5 min. to read.
Today is the 20th day of Lent. John 8:1-11 is the scripture today, the captivating scene where Jesus diffuses a mob intent on humiliating him and exploiting a woman to do so. (Historically, we’ve called this story “The Woman Taken In Adultery,” but that puts the spotlight on the wrong people.)
A group of men drags a woman before Jesus, shouting that they caught her in the act of adultery. According to the law, she must be executed—stoned to death. They demand Jesus’ verdict. He waits in silence. He kneels, and draws with his finger in the dirt. The anxious pause extends, and tension builds. Then Jesus stands and says, “Let anyone among you who is without sin cast the first stone.” Then he returns to his drawing. Slowly, starting with the oldest, the men slink away until no one is left but Jesus and the woman. He asks, “Woman, where are they? Is no one standing to condemn you? Then I don’t condemn you either. Go and leave your life of sin.”
These religious men intend to trap Jesus. If they could prove he doesn’t follow the scriptures and the traditions, perhaps they can break the hold he has on the public’s attention. Even better, he might say something blasphemous they could use to have him killed. To that end, they “catch a woman in adultery.”
How does that happen, exactly? The “act of adultery” usually takes place in private and in secret. Here we have a whole group of men who were mysteriously present at just the right time and place. Certainly, that must mean they also caught the man, but he’s notably absent. Unless he’s not. Perhaps he is one of the men accusing her. That would mean that instead of being an incredibly convenient opportunity (Look! A woman committing adultery! That’s so helpful for our whole plot to embarrass Jesus.), the entire thing was a set-up from the beginning. Someone had lied to this woman, compromised her, and then revealed her—all as a means to an end.
If they wanted a theological discussion, they could have posed this question without the woman there. She was a prop meant to heighten the stakes. If Jesus agreed with the law, this woman would be killed in public, essentially on the word of Jesus. The crowd would see him acting without compassion, against his own teachings, and might abandon him. On the other hand, if Jesus disagreed with the law and set the woman free, they could still put her to death for adultery. They only needed two witnesses for that and had more. But Jesus would have publicly outed himself as a law-breaker and heretic. Good people would stop listening to him. The crowd might even turn on him and kill him for blasphemy! Either way, he wouldn’t be able to save the woman.
Jesus’ response is of utmost genius. A pause to slow the mob’s momentum. An odd diversion to draw attention away from the terrified woman. And then a simple statement that sounds at first like agreement. “Let the one among you who is without sin cast the first stone.” Jesus didn’t enter into the debate about their intention. He forced individual reflection. “Am I one without sin? Am I willing to be part of an angry lynching mob? Will I be the one who throws the first stone?”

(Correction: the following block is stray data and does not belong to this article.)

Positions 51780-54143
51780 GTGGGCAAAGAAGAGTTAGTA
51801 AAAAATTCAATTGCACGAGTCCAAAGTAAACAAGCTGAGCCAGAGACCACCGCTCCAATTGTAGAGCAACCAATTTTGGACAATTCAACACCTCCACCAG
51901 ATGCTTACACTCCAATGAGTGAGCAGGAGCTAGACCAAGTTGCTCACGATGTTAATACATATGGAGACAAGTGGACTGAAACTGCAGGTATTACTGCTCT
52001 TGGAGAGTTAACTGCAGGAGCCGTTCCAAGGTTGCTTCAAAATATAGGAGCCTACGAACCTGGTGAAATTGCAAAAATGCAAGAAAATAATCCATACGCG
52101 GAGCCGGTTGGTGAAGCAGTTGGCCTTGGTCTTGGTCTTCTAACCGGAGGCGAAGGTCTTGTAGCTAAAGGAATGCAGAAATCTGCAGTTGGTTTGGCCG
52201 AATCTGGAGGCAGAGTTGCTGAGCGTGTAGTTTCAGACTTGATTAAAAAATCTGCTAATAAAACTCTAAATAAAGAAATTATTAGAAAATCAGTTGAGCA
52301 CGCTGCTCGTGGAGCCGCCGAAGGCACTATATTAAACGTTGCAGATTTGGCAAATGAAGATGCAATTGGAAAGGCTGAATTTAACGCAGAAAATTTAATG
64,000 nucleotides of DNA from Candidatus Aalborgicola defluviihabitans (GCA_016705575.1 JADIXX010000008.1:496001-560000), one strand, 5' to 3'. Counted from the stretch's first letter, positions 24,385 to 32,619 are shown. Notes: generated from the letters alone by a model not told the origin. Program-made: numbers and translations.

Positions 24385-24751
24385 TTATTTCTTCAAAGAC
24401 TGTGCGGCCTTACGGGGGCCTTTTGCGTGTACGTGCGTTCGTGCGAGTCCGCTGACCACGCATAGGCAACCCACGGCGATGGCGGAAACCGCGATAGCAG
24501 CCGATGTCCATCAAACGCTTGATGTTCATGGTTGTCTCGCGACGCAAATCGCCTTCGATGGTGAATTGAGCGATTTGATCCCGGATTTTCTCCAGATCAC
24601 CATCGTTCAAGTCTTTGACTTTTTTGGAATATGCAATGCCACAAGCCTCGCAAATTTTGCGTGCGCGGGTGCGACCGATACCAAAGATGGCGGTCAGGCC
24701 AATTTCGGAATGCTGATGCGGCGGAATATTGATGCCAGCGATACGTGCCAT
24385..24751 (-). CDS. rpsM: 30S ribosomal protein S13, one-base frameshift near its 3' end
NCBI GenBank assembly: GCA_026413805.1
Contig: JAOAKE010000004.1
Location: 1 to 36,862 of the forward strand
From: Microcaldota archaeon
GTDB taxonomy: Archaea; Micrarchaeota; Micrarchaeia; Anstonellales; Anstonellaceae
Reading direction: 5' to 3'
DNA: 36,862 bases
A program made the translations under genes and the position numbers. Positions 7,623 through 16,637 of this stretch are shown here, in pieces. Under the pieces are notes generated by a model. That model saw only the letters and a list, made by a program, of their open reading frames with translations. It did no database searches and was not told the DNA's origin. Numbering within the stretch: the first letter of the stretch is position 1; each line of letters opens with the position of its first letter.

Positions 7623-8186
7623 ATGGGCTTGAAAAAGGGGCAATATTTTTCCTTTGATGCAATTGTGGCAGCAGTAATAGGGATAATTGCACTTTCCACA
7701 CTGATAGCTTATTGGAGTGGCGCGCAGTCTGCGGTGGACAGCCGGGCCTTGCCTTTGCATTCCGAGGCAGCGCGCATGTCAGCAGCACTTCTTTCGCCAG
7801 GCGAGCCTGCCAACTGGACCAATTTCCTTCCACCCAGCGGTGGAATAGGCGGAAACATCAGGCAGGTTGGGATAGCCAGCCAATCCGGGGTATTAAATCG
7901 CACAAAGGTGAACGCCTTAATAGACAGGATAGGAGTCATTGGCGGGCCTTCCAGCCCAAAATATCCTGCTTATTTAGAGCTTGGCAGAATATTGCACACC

Lent is a season of interior reflection inviting us to let go of those things that get in the way of our encounter with Jesus. What emerges when reading this text from this light?
The men missed a constructive encounter with Jesus. What was in their way? A self-righteous need to prove that they were right. Antipathy that desired the public humiliation of their ideological enemy. Such a strong commitment to their ideology that they were willing to sacrifice another human to prove their point. And then, by acting together, they were able to each feel self-righteous without carrying the personal weight of responsibility for the lies, manipulation, and even death that might result.
Being part of a self-righteous mob (even the social media kind) is easy and validating. A group coming together to express anger or grief can be a healing experience. Still, there is always a risk that the individuals in the group will surrender their own moral compass for the rush and validation of being part of the mob. When the grievance feels self-righteous, the pressure to accept any means to justify the end is overpowering. What does it matter if one woman dies, if we can save the whole community from the influence of this heretical teacher? What does it matter if the precipitating event was fabricated or manipulated if, in the end, we can protect our community and our way of life?
When Jesus said, “Let the one among you without sin cast the first stone,” I suspect he wasn’t drawing the men’s attention to general human sinfulness. He was likely talking about this very moment. The woman had been presented as a grievous sinner worthy of death, but what of the men who had brought her and made the accusation? Were they guiltless in this? Had they lied and manipulated to bring this about? Had one of them participated in the adultery? Did they know their self-righteous display was a manipulative farce?
Jesus invited them to consider their own moral role in this debacle. Were they willing to be a party to death? Especially if they manufactured the circumstances? Jesus defused the mob by reminding the men of their personal, moral responsibility.
Lent invites us to resist being part of the self-righteous stone-throwing mob. This way is life.